All the organization, the growing complexity of administration, the increase in revenues, the expansive control of the Bank of England, and the growth of the debt underlay a comparable transformation of the British army and navy. For in the hundred years following 1688 both organizations trebled in size.21

Their growth was not steady: not surprisingly it occurred most rapidly in wartime; in peacetime shrinkage took place, especially in the army. But war in the century assumed what was almost a reliable form and the increases in arms and ships seemed to be irresistible.

The ebb and flow in the numbers of soldiers in service over the course of the century exceeded a comparable flux in sailors. Britain had for several generations relied upon foreign mercenaries when it entered the struggles on the European continent, a practice not abandoned in the eighteenth century. Hiring mercenaries entailed paying them for service only; because they did not have to be maintained in times of peace, the army could conserve resources.

The navy in peacetime accomplished something similar by paying off crews and laying up ships. Still, the capital investment made by the navy in ship construction involved a very considerable cost. The army’s expenses included nothing quite comparable.

There was little disagreement in the eighteenth century about the use of these forces. The navy’s purpose seemed obvious to most ministries—to protect the home islands from invasions, usually and properly feared from France. It followed from this mission that the fleet, or most of it, should be kept in “home waters.”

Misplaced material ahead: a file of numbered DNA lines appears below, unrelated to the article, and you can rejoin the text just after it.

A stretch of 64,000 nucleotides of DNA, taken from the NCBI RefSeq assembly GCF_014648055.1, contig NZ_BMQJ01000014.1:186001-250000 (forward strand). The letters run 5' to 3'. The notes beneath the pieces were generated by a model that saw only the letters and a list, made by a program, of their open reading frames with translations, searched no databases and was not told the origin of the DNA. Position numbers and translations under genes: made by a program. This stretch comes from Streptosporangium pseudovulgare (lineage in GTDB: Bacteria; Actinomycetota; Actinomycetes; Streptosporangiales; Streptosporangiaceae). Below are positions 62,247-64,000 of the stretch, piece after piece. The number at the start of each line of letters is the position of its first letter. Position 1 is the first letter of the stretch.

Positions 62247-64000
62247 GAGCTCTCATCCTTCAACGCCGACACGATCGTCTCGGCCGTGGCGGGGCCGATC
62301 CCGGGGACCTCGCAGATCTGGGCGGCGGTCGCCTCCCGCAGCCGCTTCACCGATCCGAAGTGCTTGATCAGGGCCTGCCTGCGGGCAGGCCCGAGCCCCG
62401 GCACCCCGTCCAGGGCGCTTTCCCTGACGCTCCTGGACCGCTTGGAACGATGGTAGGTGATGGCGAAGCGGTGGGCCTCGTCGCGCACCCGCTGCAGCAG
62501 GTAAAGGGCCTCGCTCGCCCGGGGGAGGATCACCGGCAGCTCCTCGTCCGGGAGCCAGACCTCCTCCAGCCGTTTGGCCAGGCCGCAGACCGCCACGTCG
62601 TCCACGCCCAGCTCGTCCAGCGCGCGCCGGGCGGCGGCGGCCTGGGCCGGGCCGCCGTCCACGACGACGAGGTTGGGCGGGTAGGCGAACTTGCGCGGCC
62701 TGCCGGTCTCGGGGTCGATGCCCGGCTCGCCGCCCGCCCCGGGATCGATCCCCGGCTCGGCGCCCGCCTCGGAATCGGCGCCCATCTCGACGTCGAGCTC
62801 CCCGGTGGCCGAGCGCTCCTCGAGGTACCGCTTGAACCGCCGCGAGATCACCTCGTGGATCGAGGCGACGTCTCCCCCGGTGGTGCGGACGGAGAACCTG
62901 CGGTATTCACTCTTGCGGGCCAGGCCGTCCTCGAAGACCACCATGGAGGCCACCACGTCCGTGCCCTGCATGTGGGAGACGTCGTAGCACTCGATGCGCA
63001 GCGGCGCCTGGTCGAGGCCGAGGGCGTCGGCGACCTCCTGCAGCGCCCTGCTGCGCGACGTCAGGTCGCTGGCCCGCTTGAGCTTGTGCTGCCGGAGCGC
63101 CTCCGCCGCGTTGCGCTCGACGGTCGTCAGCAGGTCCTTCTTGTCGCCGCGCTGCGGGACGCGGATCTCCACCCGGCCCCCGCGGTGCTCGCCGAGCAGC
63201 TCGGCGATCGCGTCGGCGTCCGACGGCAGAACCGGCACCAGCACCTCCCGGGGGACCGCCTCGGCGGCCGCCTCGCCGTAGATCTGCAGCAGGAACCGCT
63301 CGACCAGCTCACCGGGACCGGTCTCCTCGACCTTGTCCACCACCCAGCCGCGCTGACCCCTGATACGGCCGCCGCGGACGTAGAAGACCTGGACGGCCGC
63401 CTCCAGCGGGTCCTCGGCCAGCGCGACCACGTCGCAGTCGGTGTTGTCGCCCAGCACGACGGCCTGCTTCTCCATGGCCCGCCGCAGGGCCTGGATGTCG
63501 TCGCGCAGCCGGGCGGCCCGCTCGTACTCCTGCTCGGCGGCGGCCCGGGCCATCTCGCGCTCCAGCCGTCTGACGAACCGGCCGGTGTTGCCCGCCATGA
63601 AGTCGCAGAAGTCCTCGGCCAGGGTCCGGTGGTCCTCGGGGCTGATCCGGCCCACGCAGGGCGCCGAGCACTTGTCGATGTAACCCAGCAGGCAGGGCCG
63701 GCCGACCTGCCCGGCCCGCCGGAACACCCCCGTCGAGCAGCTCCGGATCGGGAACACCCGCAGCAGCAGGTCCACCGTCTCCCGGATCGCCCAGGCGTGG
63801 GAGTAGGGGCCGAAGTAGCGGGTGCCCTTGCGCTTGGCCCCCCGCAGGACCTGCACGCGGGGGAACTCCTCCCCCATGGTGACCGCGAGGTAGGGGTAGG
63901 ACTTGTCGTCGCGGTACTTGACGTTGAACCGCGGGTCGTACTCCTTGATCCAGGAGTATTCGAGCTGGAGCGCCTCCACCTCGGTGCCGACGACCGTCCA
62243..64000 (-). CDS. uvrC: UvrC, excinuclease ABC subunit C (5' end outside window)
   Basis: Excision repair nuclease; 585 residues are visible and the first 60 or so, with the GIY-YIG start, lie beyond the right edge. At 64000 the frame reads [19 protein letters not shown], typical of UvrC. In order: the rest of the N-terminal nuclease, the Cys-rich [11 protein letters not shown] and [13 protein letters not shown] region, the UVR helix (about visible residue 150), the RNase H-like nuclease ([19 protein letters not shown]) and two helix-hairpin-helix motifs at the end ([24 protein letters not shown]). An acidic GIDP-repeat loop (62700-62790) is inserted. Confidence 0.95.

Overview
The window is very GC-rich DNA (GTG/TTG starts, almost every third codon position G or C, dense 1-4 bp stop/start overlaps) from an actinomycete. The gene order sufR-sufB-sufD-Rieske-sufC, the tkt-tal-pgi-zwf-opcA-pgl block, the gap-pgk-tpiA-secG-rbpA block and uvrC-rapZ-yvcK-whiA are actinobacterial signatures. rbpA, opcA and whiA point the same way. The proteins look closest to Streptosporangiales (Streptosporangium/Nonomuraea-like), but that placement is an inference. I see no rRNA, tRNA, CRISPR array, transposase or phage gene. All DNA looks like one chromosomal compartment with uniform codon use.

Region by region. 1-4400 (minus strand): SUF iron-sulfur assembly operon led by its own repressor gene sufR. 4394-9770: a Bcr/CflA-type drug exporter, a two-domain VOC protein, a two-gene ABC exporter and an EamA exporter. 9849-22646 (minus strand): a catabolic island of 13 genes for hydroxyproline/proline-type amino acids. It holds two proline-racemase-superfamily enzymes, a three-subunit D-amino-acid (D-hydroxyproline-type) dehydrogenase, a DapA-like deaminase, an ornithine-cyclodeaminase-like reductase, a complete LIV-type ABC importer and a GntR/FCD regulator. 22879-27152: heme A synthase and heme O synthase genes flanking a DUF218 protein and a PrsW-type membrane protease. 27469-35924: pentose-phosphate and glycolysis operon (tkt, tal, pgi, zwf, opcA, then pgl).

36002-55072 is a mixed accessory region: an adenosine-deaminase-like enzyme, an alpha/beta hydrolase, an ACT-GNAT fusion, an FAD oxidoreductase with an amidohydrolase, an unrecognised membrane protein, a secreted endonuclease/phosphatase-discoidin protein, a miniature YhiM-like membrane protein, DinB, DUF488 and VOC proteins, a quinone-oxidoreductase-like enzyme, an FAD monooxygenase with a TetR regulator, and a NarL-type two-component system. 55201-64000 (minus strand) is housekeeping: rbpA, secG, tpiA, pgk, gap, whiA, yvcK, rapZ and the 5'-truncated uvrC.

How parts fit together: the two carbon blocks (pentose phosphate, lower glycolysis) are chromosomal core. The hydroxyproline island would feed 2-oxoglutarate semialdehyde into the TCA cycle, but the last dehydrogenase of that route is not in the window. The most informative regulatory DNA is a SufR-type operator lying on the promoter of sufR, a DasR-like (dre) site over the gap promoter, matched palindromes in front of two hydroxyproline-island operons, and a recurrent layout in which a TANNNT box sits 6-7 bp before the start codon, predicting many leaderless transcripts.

Home waters did not always mean the ports of the English Channel, and almost never did they refer to such ports after 1730. About that time Admiral Edward Vernon, and soon afterward Admiral George Anson, insisted that the “Western Approaches” (the area from Cape Clear on the Irish Coast to Finisterre) provided a much more suitable environment for the purpose of guarding the home country.

Their reasoning recognized how disruptive, sometimes paralyzing, the prevailing winds from the southwest could be for ships in the channel. These winds, and in the winter the storms they brought, blew up the channel scattering and sometimes sinking ships and making defense impossible.22

This traditional function of the navy did not prevent the Admiralty from sending detachments of the fleet to other parts of the world. The British Empire was large and was made much larger with the great triumph in the war with France at midcentury (1756–63). But the fleet’s primary use was not then or afterward conceived to be blessed by what modern historians call a “Blue Water Policy”—the advancement of trade and colonies by naval might. The navy in fact did not think of its mission in terms of any grand policy or strategy.

It is untrue that the navy did not think at all, but the truth was that it did not have the institutional apparatus, or the habit of mind, for long-term planning. While state organizations found themselves transformed, naval leadership, though enlarged, did not include planning staffs. Admirals might have a secretary, and a clerk or two, or perhaps a midshipman to keep their affairs in shipshape order, but nothing more. The Navy Board had more mundane matters to look after, the procurement of ships and men foremost.

The First Lord of the Admiralty represented the navy, or, more accurately, the Admiralty Board, in Cabinet, but neither he nor any board laid down concepts of strategy for the fleet. For the most part no scholarly or professional literature existed to guide thinking about the nature of war at sea. There were manuals of navigation, and others on gunnery, and ship construction, but not much more. The complexity and the changes found so easily in the fiscal-military state clearly had their limits in the navy.23